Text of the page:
Unknot (solo show)
South Block Gallery, Glasgow

Supported by Wasps & Marchmont House/Marchmont Creative

There’s more than one way to describe any knot.

For her first solo show, Unknot, artist Emma Hislop pulls together threads of encounters and research across alchemy, mysticism, quantum physics, taxonomy and dual/alternative worlds and world views.

Through Hislop’s multi-disciplinary practice she explores her perspective of the world as an assortment of unique connections. The exhibition showcases her fascination with approaches and methods of research into esoteric themes. She presents a cohesive look at the value of material processes and their individual, masterful skillsets as both sciences and crafts.

Unknot shows resulting artefacts from concentrated exploration into metals (steel, aluminium, iron and bronze) and glass. From Hislop’s initial self- taught learning to working in a lab with scientific glassblowers, she has maintained a fascination with the mythology and molecular movements of these ‘allegedly solid’ materials.

The work gives familiarity through recognisable motifs, contrasted by an unease built by her curiosity for the uncanny. Tension is a recurring theme for Hislop; whether by precarity of placement, the delicate opposing the hard or awaiting a fate (a movement or possible happening).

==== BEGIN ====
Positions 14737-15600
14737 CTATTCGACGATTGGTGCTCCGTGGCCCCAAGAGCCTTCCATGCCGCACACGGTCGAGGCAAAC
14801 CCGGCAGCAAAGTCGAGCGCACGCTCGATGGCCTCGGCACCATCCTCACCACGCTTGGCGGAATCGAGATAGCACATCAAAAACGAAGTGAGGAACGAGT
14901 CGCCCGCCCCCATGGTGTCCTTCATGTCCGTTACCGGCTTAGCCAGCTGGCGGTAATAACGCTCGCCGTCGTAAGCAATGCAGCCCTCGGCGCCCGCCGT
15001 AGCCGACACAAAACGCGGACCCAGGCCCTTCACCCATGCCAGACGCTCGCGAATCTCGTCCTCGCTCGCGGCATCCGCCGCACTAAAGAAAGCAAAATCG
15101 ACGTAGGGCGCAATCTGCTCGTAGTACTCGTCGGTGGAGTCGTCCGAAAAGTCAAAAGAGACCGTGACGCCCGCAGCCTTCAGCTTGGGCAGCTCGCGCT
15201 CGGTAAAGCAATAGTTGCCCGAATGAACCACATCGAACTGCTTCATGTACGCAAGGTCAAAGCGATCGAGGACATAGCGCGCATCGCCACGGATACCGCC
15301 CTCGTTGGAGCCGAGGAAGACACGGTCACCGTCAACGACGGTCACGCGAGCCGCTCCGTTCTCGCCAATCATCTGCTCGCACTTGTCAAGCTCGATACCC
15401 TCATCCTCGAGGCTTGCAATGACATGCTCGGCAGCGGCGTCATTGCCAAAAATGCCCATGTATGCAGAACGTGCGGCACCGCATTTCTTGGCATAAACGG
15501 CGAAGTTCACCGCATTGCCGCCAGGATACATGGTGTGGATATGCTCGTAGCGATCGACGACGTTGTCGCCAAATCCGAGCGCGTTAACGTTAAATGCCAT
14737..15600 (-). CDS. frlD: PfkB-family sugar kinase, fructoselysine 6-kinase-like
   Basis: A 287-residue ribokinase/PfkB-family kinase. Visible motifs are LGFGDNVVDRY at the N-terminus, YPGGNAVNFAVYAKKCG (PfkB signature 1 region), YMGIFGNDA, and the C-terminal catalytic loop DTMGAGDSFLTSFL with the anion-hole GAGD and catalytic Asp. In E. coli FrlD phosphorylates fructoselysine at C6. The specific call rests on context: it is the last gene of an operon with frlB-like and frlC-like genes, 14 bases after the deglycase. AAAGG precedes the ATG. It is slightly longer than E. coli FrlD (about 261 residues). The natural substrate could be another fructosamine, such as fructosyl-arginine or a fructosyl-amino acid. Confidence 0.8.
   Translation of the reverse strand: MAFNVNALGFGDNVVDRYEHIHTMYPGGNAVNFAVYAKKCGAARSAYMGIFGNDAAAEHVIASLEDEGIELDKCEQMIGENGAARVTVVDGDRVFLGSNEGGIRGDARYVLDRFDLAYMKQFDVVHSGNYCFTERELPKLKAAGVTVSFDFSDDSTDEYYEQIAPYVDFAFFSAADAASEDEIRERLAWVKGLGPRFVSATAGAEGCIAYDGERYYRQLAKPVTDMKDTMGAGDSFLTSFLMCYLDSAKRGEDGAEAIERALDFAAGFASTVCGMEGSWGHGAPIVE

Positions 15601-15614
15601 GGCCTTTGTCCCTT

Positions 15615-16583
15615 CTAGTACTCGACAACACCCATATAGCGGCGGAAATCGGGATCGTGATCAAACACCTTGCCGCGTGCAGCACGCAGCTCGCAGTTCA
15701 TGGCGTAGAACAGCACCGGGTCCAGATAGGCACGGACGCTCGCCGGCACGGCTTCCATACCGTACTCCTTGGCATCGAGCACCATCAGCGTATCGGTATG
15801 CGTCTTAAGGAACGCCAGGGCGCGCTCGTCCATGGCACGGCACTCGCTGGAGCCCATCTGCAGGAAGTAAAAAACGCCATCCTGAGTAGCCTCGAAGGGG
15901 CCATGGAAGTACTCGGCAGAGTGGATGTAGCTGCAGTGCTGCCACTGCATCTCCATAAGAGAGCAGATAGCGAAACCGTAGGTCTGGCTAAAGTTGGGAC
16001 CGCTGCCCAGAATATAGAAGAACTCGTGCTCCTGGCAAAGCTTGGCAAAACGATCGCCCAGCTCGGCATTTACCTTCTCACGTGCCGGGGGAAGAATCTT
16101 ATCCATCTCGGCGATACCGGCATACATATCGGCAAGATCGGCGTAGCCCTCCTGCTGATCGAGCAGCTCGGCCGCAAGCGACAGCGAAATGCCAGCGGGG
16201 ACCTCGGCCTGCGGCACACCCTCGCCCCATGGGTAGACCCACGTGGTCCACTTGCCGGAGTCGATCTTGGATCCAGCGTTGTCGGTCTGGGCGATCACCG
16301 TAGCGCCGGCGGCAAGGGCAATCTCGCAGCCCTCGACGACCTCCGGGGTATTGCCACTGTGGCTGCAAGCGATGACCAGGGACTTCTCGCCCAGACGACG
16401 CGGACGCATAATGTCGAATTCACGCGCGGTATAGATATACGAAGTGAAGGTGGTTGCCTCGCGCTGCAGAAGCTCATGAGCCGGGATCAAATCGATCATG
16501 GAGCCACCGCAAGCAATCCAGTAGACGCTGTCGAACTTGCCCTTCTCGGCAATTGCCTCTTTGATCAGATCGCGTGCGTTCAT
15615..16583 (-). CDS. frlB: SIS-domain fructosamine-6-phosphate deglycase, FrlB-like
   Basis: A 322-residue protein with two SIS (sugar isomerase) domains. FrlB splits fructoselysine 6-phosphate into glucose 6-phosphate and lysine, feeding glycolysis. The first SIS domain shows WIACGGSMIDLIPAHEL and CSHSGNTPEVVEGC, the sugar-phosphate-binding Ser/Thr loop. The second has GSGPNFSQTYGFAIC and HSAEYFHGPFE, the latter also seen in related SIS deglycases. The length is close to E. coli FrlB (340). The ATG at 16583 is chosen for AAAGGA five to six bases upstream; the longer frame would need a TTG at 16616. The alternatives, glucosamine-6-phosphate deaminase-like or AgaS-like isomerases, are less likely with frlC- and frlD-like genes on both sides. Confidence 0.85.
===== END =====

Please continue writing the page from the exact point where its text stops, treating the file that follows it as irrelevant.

‘Apprentice Pillar’ exemplifies both motif and a hidden humour in Hislop’s approach. Its Rosslyn Chapel namesake’s decoration is revered for its mythic mastery, graced upon the carver by higher forces. Hislop plays on the legends surrounding the original – a monument of craft and mysticism embedded in science and religion. The comparison verges on parody, relating the opulently carved stone pillar to pine furniture and banister spindles, stone balustrade remakes and archaic columns. Wedged between mirror-cut steel drums is an excess of bronze that echoes these references; the wound serpent, synonymous with science’s alchemical roots, the ecological ouroboros (self-eating snake) and divination.

Intertwining continues into ‘Emerald Tablet’ – Hislop hopes to show that our belief of science as fact is more closely linked to myth than truth. Etched green glass gives a direct link to the title Unknot, the name of a closed loop single knot in mathematical knot theory. From maritime display cases, defining elements of the periodic table, DNA and mathematical unpicking of our world and human make up, knot theory is more than a rope-wound trefoil. Hislop finds the study of closed-end knots to echo her view of the world. The work’s title and form embody the beginning of knowledge, said to start with an emerald tablet inscribed by Hermes Trismegistus with coded details on how to transmute the philosopher’s stone with life’s purpose, featuring the fabled message “as above, so below”– and so began Hermeticism, alchemy and science. Hislop forces us to recognise just how far we haven’t come.

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